It is becoming increasingly impossible for casual users to maintain their PC’s and workstations. While the most glaring culprit is Windows XP, virtually any modern operating system can provide a variety of configuration pitfalls.
At the top of the list is the current trend in firewalling, it seems a year ago only the Linux users were running firewalls and now nearly every product you install on your Windows workstation includes a firewall. This can make things especially daunting when you are looking to actually circumvent this protection. A great example is trying to open a bi-directional port through a firewalled cable modem router to your firewalled PC, in fact this invariably requires a connection to a firewalled server at the other end.
Not only do you have to get the port correct on the router, but you also have to reconfigure the services acting as firewalls on your Windows workstation to allow this protocol. While it is certainly beneficial that Microsoft has integrated a firewall with Windows XP SP2, they could have delivered this differently to customers.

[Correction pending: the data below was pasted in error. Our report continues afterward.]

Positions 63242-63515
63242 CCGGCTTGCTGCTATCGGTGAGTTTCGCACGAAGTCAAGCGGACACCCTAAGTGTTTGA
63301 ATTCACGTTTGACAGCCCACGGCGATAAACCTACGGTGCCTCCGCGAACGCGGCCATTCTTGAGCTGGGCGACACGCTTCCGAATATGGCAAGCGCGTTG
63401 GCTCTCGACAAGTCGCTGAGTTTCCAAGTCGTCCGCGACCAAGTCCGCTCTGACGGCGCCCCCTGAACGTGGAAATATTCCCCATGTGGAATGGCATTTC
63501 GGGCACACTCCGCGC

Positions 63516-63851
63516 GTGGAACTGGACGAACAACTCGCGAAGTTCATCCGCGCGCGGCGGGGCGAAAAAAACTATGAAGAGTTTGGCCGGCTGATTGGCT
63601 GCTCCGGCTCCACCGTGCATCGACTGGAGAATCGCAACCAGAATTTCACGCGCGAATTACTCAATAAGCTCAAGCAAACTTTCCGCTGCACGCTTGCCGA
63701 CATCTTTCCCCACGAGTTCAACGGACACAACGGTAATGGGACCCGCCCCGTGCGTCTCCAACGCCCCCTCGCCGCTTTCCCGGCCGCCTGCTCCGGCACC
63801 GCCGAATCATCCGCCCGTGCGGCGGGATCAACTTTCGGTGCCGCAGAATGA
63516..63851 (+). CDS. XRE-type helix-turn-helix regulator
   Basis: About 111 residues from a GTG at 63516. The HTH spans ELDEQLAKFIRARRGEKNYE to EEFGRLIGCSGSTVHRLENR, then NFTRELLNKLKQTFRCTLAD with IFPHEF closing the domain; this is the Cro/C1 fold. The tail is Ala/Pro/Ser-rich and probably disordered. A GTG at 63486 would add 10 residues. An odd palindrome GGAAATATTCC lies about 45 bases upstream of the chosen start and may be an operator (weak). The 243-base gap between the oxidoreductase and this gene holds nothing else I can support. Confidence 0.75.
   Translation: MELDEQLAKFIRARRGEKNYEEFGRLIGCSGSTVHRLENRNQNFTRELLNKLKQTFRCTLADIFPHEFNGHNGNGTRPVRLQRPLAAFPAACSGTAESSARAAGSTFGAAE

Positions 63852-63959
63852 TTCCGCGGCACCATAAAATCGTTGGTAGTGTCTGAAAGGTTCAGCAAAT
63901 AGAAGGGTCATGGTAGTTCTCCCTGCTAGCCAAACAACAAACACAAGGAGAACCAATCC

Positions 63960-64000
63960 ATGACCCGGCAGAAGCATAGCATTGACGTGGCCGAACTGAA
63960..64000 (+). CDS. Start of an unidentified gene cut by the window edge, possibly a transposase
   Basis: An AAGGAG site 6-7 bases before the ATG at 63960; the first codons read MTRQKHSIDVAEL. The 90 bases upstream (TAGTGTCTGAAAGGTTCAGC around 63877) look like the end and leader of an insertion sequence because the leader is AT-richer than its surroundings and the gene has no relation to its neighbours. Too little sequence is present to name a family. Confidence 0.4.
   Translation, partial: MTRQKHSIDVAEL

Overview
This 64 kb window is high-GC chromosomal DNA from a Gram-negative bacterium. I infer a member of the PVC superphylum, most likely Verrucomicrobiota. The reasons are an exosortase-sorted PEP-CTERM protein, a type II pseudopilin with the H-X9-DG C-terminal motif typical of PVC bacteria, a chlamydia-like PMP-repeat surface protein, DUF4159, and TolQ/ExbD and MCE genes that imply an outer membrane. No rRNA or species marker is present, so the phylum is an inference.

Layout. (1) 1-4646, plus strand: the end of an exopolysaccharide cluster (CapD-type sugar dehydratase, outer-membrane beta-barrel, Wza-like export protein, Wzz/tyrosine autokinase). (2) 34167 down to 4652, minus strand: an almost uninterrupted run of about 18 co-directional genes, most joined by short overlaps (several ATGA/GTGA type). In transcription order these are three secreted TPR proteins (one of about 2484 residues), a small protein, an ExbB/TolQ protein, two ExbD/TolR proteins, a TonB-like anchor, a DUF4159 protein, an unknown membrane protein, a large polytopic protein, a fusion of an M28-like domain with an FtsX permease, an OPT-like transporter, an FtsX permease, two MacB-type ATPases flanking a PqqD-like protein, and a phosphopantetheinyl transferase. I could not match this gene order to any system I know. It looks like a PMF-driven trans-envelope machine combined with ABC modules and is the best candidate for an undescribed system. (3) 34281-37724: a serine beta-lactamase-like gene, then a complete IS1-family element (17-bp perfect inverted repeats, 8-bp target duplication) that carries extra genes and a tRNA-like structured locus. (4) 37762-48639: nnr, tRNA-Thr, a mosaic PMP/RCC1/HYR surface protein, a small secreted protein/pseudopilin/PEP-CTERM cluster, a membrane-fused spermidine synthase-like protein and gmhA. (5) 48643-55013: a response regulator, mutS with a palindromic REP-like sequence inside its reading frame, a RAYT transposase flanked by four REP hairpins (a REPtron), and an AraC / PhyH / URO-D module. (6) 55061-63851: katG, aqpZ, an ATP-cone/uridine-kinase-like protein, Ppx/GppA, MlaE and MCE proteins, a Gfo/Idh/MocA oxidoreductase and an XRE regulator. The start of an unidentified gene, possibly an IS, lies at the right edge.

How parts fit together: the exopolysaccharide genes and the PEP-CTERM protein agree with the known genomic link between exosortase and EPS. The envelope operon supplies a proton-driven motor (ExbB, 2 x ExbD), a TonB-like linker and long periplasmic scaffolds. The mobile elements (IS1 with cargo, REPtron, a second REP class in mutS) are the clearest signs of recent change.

Other vendors are even more guilty in this regard, simply installing an anti-virus package on your computer can introduce another firewall on your network interface. While all of this protection is beneficial, it comes at a price to the user.
For the most part, Linux has had this figured out for quite some time. The operating system kernel is responsible for the filtering, and a number of front-end solutions can be used to configure rules for the firewall. While the rules can be specified differently and even managed from different applications, the settings only affect iptables filtering rules. Microsoft is headed in this direction, and vendors for other modern operating systems should consider these examples.